Indian Journal of Paediatric Dermatology

LETTER TO EDITOR
Year
: 2018  |  Volume : 19  |  Issue : 2  |  Page : 183--185

Piebaldism with complete poliosis: A rare presentation


Thansiha Nargis, Malcolm Pinto, Manjunath Mala Shenoy 
 Department of Dermatology, Venereology and Leprosy, Yenepoya Medical College, Yenepoya University, Mangalore, Karnataka, India

Correspondence Address:
Thansiha Nargis
Department of Dermatology, Venereology and Leprosy, Yenepoya Medical College, Yenepoya University, Mangalore, Karnataka
India




How to cite this article:
Nargis T, Pinto M, Shenoy MM. Piebaldism with complete poliosis: A rare presentation.Indian J Paediatr Dermatol 2018;19:183-185


How to cite this URL:
Nargis T, Pinto M, Shenoy MM. Piebaldism with complete poliosis: A rare presentation. Indian J Paediatr Dermatol [serial online] 2018 [cited 2021 Jan 15 ];19:183-185
Available from: https://www.ijpd.in/text.asp?2018/19/2/183/206045


Full Text



Sir,

Piebaldism is a rare autosomal dominant disorder with variable phenotype, presenting at birth. There is congenital absence of melanocytes in the affected areas of the skin and hair due to mutations of the c-kit gene which affects the differentiation and migration of melanoblasts from the neural crest during the embryonic life.[1],[2] Its incidence is estimated to be <1 in 20,000 with no sex or racial predisposition.[3],[4]

A 6-year-old male child presented with large asymptomatic white patches over the body and scalp and complete white hair since birth. His mother gives history suggestive of spontaneous pigmentation of the extremity lesions without treatment. The child was born of a nonconsanguineous marriage with similar complaints noticed in the child's father and father's brother since birth [Figure 1]. The child was immunized appropriately for age with normal developmental milestones and good scholastic performance.{Figure 1}

Clinical examination revealed large depigmented macules with areas of interspersed skin colored and hyperpigmented macules distributed over the chest [Figure 2], midline of the forehead [Figure 3], and symmetrically distributed over medial aspect of the upper arm and anterior aspect of the lower leg. The depigmented macules were rhomboid- and diamond-shaped over the chest. The entire back and mucosa were spared. Instead of the usual white forelock, the entire scalp hair was white in color [Figure 4] with few areas of golden-brown hair (history of using mehendi). The hairs over the eyebrow in the medial aspect were depigmented. White forelock was noticed with unaffected scalp hair in the child's father and paternal uncle. The anthropometric parameters were within normal limits. Ophthalmologic evaluation revealed depigmented mottled areas in the iris of the left eye. Other system examination was within normal limits.{Figure 2}{Figure 3}{Figure 4}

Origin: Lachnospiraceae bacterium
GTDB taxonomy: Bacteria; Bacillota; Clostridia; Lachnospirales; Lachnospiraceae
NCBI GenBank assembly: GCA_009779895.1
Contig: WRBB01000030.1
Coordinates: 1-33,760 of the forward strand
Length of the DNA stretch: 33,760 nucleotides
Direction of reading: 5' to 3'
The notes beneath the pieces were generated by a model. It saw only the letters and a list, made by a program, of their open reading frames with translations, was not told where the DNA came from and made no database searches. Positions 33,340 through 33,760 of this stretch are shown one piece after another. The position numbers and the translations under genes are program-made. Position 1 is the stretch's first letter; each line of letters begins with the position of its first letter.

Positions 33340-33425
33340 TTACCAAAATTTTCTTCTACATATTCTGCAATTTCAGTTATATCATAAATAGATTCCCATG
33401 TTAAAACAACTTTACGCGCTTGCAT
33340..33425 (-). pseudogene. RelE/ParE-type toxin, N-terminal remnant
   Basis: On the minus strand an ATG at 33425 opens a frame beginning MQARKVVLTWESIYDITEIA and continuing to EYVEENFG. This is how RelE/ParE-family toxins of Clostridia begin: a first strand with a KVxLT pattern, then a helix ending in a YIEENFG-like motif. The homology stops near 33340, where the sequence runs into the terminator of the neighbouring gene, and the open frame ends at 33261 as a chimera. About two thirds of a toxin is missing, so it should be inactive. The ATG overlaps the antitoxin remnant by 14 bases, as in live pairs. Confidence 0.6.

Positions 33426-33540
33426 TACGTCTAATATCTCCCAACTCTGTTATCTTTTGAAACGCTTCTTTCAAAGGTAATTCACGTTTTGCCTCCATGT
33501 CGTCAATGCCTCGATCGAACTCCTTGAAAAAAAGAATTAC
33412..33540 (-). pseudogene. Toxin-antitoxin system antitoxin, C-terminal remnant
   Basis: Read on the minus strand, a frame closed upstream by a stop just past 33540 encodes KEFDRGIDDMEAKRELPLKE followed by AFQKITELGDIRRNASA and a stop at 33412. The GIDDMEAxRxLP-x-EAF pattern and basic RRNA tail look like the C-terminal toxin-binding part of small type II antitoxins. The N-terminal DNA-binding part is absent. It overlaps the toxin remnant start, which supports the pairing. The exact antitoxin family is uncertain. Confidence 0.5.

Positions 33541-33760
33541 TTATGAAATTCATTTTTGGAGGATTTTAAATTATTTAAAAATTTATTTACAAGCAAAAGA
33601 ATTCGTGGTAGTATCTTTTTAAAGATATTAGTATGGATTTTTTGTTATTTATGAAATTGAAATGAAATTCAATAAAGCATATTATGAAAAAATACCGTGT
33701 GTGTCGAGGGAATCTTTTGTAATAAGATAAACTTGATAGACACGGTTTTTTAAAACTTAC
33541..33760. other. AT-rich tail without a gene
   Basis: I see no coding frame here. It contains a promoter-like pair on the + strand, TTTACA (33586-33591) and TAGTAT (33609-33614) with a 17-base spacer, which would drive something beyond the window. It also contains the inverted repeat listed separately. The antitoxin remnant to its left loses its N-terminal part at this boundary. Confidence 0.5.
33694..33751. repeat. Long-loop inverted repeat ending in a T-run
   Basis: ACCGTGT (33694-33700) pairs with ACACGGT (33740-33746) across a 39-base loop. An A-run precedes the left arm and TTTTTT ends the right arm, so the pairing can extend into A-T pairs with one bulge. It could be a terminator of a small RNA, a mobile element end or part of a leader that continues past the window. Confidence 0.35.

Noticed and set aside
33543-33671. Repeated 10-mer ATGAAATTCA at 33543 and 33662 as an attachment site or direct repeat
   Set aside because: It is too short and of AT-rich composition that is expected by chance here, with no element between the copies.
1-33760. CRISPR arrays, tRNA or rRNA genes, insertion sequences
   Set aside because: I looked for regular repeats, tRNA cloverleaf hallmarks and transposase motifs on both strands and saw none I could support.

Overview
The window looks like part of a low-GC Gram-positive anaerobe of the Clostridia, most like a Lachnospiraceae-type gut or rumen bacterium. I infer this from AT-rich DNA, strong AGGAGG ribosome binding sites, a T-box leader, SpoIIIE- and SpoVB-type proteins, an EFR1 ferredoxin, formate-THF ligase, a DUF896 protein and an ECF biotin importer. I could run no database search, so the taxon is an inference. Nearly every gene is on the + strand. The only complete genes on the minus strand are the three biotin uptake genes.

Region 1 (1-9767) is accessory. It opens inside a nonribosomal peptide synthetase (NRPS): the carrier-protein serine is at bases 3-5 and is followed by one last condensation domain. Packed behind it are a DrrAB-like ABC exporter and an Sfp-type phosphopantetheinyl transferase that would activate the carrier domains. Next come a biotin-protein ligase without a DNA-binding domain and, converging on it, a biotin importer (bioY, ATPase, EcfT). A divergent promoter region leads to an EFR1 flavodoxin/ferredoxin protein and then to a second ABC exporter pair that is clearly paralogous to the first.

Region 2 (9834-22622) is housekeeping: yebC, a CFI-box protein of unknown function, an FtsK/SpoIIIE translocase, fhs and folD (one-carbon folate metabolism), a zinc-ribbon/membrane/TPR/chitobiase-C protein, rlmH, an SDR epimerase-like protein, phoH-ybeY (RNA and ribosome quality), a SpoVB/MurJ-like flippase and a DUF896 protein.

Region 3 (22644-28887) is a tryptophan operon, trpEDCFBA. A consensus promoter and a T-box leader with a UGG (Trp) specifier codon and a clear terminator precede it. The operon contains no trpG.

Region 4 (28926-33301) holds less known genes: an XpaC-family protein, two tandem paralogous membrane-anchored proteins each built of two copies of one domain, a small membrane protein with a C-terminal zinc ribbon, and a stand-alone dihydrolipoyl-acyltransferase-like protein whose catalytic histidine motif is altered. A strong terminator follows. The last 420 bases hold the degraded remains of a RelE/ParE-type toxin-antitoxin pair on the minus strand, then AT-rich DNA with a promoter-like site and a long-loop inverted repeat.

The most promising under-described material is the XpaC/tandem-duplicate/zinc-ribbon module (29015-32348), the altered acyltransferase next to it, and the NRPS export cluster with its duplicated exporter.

Piebaldism is characterized by the presence of a white forelock and circumscribed congenital leukoderma caused by the mutation in the KIT proto-oncogene. The typical lesions include a triangular/diamond-shaped patch of depigmentation with white hair on the frontal area of the scalp, with the apex of the patch pointing toward the nasal bridge as well as hypopigmented or depigmented macules on the face, neck, ventral trunk, flanks, and extremities. These patches are usually stable throughout life although in some of the patients, repigmentation may occur spontaneously, either partially or completely, especially after injury.[5] Eyebrows and eyelashes may also be affected. Typically, islands of normally pigmented or hyperpigmentation are present within and also at the border of the depigmented areas.[4] Histologically, melanocytes are either absent or considerably reduced in depigmented patches whereas they are normal in number in the hyperpigmented areas.

Piebaldism has to be differentiated from other pigmentary disorders such as albinism and vitiligo. As piebaldism can be associated with multiple syndromes, the patient needs to be evaluated for the same.

Piebaldism with complete poliosis is a rare presentation of a less commonly prevalent pigmentary disorder. It is known to affect both skin and hair, but in this case, there were associated iris findings suggesting a need for ophthalmic evaluation in such cases.

Declaration of patient consent

The authors certify that they have obtained all appropriate patient consent forms. In the form the patient(s) has/have given his/her/their consent for his/her/their images and other clinical information to be reported in the journal. The patients understand that their names and initials will not be published and due efforts will be made to conceal their identity, but anonymity cannot be guaranteed.

Financial support and sponsorship

Nil.

Conflicts of interest

There are no conflicts of interest.

References

1Agarwal S, Ojha A. Piebaldism: A brief report and review of the literature. Indian Dermatol Online J 2012;3:144-7.
2Anstey AV. Disorders of skin colour. In: Burns T, Breathnach S, Cox N, Griffiths C, editors. Rook's Textbook of Dermatology. 8th ed. West Sussex: Blackwell Publishing Ltd.; 2010. p. 58.1-58.59.
3Spritz RA. Molecular basis of human piebaldism. J Invest Dermatol 1994;103 5 Suppl: 137S-40S.
4Ortonne JP, Bahaderan P, Fitzpatric TB, Mosher DB, Hori Y. Hypomelanosis and hypermelanosis. In: Fitzpatric TB, Freedberg IM, Eisen AZ, Wolff K, Austen KF, Goldsmith LA, et al., editors. Dermatology in General Medicine. 6th ed. New York: McGraw-Hill; 2003. p. 836-81.
5Fukai K, Hamada T, Ishii M, Kitajima J, Terao Y. Acquired pigmented macules in human piebald lesions. Ultrastructure of melanocytes in hypomelanotic skin. Acta Derm Venereol 1989;69:524-7.